In the case of ethanol this will have a dramatic effect on its growth and assure a market demand for the next decade. The U.S. House of Representatives passed legislation creating such a program and the U.S. Senate recently adopted an RFS as part of the energy legislation that is currently being debated. Although ethanol has historically had an incentive in the form of reduced excise taxes, the uncertainty of selling the product was always a constraining factor.
Ethanol is unique in that it is the only commodity I can think of that you must sell to your competitors. For a petroleum company to take on a unit of ethanol it must remove a unit of its own product. Therefore, it is not only necessary to discount the price, but you are also at their mercy as to whether they will even take it.
Much of this dilemma was over-come during the 1990s because of the Clean Air Act fuel programs that required clean burning additives like ethanol to meet a required oxygen content in gasoline. Even though a competing oxygenate called MTBE (methyl tertiary butyl ether) captured the lion’s share of the market, ethanol still expanded significantly because of the Reformulated Gasoline Program (RFG). This program, despite tremendous success in reducing ozone and other harmful emissions, began to lose momentum. Refiners developed new ways of meeting clean fuel standards without the addition of oxygenates, auto technology continued to improve, and other pollution control measures began contributing thereby reducing the overall emissions inventory. The most important factor was that the competing oxygenate, MTBE, created a serious water contamination problem due to leaking tanks of the petroleum industry.
While gasoline and other harmful products were leaking from these tanks, MTBE got out in front of some of these gasoline spills and immediately found water tables. It has become such a serious problem that several states have banned its use beginning in 2004. The enactment of these bans would make compliance with clean fuel requirements even more difficult, so granting flexibility from some of the standards has led to a likely adoption of this renewable requirement. Otherwise ethanol would have been left somewhat high and dry with regard to market demand.
WG: What are some of the constraints on growth?
Durante: One thing history has taught us over the last 20 years is that alternative fuels have great difficulty, and in many cases have completely failed, to make a meaningful market penetration unless they received some type of assistance. This is primarily due to the fact that the petroleum industry is heavily subsidized and the price of petroleum products fails to reflect all the costs associated with its production, transport, and use.
The primary obstacle to growth for any of these fuels, including ethanol, is to address some of the economic and market uncertainties they face. The current excise tax exemption addresses many of the economic issues and if we are successful in getting the renewable fuels standard through, the market challenge will be overcome as well. Both of these are public policy initiatives that need to be maintained.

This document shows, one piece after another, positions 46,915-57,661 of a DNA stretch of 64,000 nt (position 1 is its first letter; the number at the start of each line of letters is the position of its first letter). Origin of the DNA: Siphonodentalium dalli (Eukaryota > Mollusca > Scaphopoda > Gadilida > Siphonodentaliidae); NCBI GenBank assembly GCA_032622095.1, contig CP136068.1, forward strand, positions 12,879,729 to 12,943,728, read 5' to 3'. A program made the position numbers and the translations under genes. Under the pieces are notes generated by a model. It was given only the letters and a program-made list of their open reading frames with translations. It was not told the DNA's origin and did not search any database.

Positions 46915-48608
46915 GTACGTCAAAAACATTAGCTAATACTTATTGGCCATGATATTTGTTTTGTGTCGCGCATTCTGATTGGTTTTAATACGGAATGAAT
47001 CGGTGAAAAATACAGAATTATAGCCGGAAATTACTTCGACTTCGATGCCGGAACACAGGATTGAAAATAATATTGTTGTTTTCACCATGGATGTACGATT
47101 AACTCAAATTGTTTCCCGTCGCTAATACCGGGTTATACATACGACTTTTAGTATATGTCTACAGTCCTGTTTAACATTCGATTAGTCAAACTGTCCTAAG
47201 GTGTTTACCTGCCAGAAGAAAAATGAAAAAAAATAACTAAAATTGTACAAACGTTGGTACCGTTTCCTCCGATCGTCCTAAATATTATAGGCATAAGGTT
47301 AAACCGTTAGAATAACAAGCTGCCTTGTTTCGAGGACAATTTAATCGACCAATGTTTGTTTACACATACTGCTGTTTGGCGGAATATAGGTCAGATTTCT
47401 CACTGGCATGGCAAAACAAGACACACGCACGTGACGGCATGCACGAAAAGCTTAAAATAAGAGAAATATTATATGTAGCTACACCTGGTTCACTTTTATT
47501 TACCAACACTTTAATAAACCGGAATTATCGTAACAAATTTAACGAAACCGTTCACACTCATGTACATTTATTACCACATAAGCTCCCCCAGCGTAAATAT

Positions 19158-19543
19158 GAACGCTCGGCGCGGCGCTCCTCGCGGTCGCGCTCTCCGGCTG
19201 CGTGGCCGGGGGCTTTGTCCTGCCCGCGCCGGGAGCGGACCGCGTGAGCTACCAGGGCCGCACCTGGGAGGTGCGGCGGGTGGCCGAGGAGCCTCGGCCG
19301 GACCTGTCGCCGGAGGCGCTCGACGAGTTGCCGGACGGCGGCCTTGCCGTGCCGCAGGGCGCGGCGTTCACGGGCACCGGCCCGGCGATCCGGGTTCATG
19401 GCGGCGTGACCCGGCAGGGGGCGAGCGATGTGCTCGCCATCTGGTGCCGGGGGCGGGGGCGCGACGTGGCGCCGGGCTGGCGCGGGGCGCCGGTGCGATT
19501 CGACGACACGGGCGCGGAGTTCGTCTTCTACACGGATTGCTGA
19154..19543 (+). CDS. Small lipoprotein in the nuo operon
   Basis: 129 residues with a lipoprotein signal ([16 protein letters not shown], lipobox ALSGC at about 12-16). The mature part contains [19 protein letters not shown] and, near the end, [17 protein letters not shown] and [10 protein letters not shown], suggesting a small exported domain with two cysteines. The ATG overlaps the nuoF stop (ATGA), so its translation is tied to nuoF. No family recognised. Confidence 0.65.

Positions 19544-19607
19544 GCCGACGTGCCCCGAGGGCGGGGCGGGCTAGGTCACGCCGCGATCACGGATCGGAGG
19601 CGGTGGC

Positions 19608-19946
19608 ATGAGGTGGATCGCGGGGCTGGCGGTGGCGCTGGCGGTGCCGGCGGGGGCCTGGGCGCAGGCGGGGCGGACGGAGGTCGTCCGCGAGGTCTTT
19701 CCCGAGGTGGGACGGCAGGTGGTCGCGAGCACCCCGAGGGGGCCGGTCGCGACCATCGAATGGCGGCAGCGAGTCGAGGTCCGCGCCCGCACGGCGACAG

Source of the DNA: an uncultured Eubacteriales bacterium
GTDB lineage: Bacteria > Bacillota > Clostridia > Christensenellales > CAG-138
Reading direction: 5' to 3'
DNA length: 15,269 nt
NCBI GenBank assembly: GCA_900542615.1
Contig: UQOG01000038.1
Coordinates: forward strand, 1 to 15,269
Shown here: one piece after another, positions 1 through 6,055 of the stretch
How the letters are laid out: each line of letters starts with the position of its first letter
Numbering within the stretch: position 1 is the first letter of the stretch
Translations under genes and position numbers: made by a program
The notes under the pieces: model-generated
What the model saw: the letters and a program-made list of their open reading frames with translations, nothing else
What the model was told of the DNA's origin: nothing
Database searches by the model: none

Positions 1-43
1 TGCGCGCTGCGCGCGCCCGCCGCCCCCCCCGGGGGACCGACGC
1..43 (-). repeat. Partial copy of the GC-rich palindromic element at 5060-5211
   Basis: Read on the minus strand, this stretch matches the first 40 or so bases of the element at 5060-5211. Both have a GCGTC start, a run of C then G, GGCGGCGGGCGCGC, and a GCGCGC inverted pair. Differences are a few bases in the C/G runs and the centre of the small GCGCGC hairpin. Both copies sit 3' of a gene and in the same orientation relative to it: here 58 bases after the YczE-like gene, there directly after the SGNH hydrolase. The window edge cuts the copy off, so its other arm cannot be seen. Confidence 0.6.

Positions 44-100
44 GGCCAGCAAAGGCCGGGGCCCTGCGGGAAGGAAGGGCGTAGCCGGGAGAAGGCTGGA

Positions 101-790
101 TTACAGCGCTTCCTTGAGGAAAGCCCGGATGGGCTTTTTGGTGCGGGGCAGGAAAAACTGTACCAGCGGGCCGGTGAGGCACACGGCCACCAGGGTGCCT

WG: What is Ethanol Across America?
Durante: Identifying constraints to growth is what led to the development of our Ethanol Across America program. We must recognize that ethanol is a result of these policies and programs and without public support it cannot continue. If we are to provide tax incentives, market assurances, or other forms of assistance for ethanol we certainly need to have public opinion behind us. Ethanol Across America is a result of our 20-plus years of successful outreach and education and our intent is to build this support base so we can continue to enact ethanol programs to displace imported oil. We are being supported by the Department of Energy and we are very pleased that we have two U.S. Senators, from Nebraska and Montana, who agreed to serve as co-chairmen of this campaign.
We will use a number of outreach techniques to reach a broad cross section of Americans. For example, we are conducting workshops across the country to help assess the feasibility of building ethanol plants. We will work with the media and public policy officials to help them understand the benefits that come from ethanol facilities. Rural economic development, the creation of jobs, tax flow back to the government, reduction of imported oil, and improved air quality are among the many subjects we will address.
I firmly believe that once people have a better understanding of ethanol and how it provides so many benefits, we will not only be able to reach the 5 billion gallon level called for in the renewable fuels standard, but go on to the next 5 billion.
We are never going to replace petroleum, but we can at least stop and see some of the benefits right here at home.